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Clearly, whatever the symmetry the expansion set of plane waves will always have the periodicity of the system, so just as before the scalar product of a reciprocal lattice vector, q = G' G, with a Bravais lattice vector, R, will be equal to an integral multiple of 2T, and hence e iq.R = 1. If there are N of these new generalised bases in the total volume of the crystal, then:
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Now the total volume of the crystal, O, divided by the number of the new general Bravais lattice points, N, is equal to the volume occupied by one of the bases, Ob (say), and therefore:
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The diamond, zinc blende and wurtzite crystals discussed so far all have a two-atom basis, and hence Oc (the volume of the primitive cell) has been the volume occupied by two atoms. In this more general basis with Na atoms (say), the volume occupied by its primitive cell would be:
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Therefore, the final expression for the crystal potential follows as:
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and the full expression for the Hamiltonian matrix elements is:
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At this point, the final equation appears to be merely a re-expression of the Hamiltonian matrix elements of the elemental and compound bulk semiconductors, and it can indeed be shown to reproduce those expressions. For example, consider a (Na=) 2-atom basis, with a cation at T = A0/8 (i^ + j^ + k^) and an anion at +T; then the potential term in equation (11.77) gives:
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which recalling that q = G' G, is equivalent to equation (11.54). However, the above is much more than just a generalised form for bulk semiconductor calculations; by thoughtful choice of the atomic basis and the primitive cell, equation (11.77) can be used to calculate the electronic structure of heterostructures of all dimensions, i.e. quantum wells, wires and dots. Such calculations are often referred to as large-cell calculations, however, the computational method of summing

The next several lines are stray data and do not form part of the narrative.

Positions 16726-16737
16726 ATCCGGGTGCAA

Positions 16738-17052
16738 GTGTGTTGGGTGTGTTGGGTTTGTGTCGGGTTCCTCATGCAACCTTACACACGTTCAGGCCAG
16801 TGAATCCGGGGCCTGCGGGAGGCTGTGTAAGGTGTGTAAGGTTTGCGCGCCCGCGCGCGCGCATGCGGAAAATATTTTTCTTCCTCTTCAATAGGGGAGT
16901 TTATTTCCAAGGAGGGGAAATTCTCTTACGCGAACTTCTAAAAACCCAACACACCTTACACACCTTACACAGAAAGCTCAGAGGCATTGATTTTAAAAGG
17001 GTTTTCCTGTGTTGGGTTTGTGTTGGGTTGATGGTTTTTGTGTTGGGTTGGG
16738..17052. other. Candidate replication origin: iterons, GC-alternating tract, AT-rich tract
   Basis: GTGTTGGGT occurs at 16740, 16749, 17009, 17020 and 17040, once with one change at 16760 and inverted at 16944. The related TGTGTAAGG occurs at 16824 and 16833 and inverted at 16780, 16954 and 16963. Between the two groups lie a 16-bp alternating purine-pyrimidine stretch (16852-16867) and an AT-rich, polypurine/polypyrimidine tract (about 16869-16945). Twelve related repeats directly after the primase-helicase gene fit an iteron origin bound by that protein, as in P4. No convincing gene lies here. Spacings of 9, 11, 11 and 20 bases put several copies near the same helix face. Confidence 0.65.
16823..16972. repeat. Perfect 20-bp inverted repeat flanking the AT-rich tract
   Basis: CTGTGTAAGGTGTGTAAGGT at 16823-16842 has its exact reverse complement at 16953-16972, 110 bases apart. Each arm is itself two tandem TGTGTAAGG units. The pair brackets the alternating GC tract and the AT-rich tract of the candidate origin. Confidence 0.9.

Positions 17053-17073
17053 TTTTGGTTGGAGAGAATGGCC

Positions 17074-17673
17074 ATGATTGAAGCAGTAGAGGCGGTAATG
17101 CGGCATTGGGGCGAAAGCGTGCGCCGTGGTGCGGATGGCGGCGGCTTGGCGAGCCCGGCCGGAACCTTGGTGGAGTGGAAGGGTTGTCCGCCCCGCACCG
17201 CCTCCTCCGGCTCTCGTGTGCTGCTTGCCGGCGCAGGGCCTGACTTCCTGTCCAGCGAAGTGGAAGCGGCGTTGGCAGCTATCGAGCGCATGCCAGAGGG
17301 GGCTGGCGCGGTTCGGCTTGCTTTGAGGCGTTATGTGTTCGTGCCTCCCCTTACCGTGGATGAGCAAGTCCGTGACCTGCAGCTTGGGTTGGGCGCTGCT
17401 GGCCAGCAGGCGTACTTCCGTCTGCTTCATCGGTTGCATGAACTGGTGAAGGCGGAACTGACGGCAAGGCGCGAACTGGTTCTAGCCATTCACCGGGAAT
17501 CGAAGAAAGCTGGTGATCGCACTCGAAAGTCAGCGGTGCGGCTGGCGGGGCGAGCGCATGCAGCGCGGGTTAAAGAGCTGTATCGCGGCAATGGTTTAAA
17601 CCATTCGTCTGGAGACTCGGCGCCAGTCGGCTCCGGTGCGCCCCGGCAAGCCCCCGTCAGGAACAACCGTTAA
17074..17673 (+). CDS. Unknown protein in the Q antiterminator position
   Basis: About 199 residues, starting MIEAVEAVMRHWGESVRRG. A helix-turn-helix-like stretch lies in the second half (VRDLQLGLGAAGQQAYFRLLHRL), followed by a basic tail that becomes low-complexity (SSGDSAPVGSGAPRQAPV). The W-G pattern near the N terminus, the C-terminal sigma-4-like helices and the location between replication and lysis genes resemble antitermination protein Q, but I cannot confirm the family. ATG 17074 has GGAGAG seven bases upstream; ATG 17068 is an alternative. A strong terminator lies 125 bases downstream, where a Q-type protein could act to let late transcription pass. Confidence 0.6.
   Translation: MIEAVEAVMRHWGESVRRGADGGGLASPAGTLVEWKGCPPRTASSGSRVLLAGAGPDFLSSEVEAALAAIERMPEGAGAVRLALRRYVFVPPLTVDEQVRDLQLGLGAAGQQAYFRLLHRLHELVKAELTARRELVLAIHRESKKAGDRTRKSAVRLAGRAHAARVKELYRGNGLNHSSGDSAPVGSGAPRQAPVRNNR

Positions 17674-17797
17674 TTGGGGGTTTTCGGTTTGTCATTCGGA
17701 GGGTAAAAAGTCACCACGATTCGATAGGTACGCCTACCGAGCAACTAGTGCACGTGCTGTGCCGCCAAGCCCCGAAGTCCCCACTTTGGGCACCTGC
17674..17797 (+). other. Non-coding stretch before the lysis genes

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over atoms in a more extensive basis suggests the term 'large-basis' calculations to be more appropriate. The promise of this generalisation will be explored fully in subsequent chapters, however, for now, it is worthwhile pursuing these ideas for bulk systems.
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Table 11.6 The form factors (in eV) of a selection of III-V compound semiconductor, converted from the original values of Cohen and Bergstresser [236], where the symmetric form factor at q = 2 and the anti-symmetric at q = \/8 have been deduced by linear interpolation from the two adjacent values
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GaAs InAs GaP InP
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In particular, the brief digress into atomic form factors was in anticipation of this formalism this large-basis method relies on pseudopotential form factors which are associated with individual atoms, and hence in order to perform calculations of bulk compound semiconductors, the symmetric and anti-symmetric form factors listed in Table 11.4 need to be decomposed (as in Section 11.8), into their atomic components. In addition, however, the 'structure factor' associated with these atomic potentials is now of the form e iq.t , which is never zero, and hence the atomic form factors in this method need to be specified at all values of q that can arise from the basis set of reciprocal lattice vectors G. For a compound semiconductor, this implies that it is necessary to know the atomic form factors at q = 2 and \/8. For the example III-V materials given earlier in Table 11.4, this can be achieved as a zeroth-order approximation simply by linearly interpolating between the existing symmetric and anti-symmetric potentials (as in Table 11.6), and then decomposing the resulting form factors to give the data presented in Table 11.7. Fig. 11.11 shows the band structures of GaP and InP, calculated by using this largebasis method with a 65-element plane-wave basis set and the atomic form factors of Table 11.7. The validity of this approach, which turns out to be a small generalisation for the bulk case, is substantiated by the close agreement obtained with the original calculations of Cohen and Bergstresser [236].